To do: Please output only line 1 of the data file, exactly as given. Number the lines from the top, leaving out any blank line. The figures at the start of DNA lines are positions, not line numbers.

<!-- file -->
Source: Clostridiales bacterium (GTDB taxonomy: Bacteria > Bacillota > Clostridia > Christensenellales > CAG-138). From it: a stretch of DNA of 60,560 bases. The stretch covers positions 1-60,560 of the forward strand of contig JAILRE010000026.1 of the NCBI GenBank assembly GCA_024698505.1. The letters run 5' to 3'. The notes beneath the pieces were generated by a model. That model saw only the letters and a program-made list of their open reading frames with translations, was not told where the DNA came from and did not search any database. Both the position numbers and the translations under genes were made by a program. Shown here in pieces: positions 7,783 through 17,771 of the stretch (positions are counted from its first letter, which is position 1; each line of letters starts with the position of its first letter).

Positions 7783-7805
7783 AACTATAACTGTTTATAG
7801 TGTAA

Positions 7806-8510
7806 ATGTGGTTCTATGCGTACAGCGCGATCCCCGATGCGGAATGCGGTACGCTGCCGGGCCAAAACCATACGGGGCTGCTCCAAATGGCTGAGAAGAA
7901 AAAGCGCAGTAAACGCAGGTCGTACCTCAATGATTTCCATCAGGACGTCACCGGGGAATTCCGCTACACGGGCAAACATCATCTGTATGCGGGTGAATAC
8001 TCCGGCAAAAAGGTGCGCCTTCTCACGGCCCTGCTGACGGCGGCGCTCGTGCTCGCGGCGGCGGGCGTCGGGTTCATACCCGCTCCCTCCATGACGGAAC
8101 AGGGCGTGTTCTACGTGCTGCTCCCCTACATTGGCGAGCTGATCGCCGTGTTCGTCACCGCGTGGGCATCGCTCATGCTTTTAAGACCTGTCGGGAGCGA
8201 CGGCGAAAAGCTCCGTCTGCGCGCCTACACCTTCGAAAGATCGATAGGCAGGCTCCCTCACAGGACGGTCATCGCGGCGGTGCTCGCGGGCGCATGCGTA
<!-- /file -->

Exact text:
Source: Clostridiales bacterium (GTDB taxonomy: Bacteria > Bacillota > Clostridia > Christensenellales > CAG-138). From it: a stretch of DNA of 60,560 bases. The stretch covers positions 1-60,560 of the forward strand of contig JAILRE010000026.1 of the NCBI GenBank assembly GCA_024698505.1. The letters run 5' to 3'. The notes beneath the pieces were generated by a model. That model saw only the letters and a program-made list of their open reading frames with translations, was not told where the DNA came from and did not search any database. Both the position numbers and the translations under genes were made by a program. Shown here in pieces: positions 7,783 through 17,771 of the stretch (positions are counted from its first letter, which is position 1; each line of letters starts with the position of its first letter).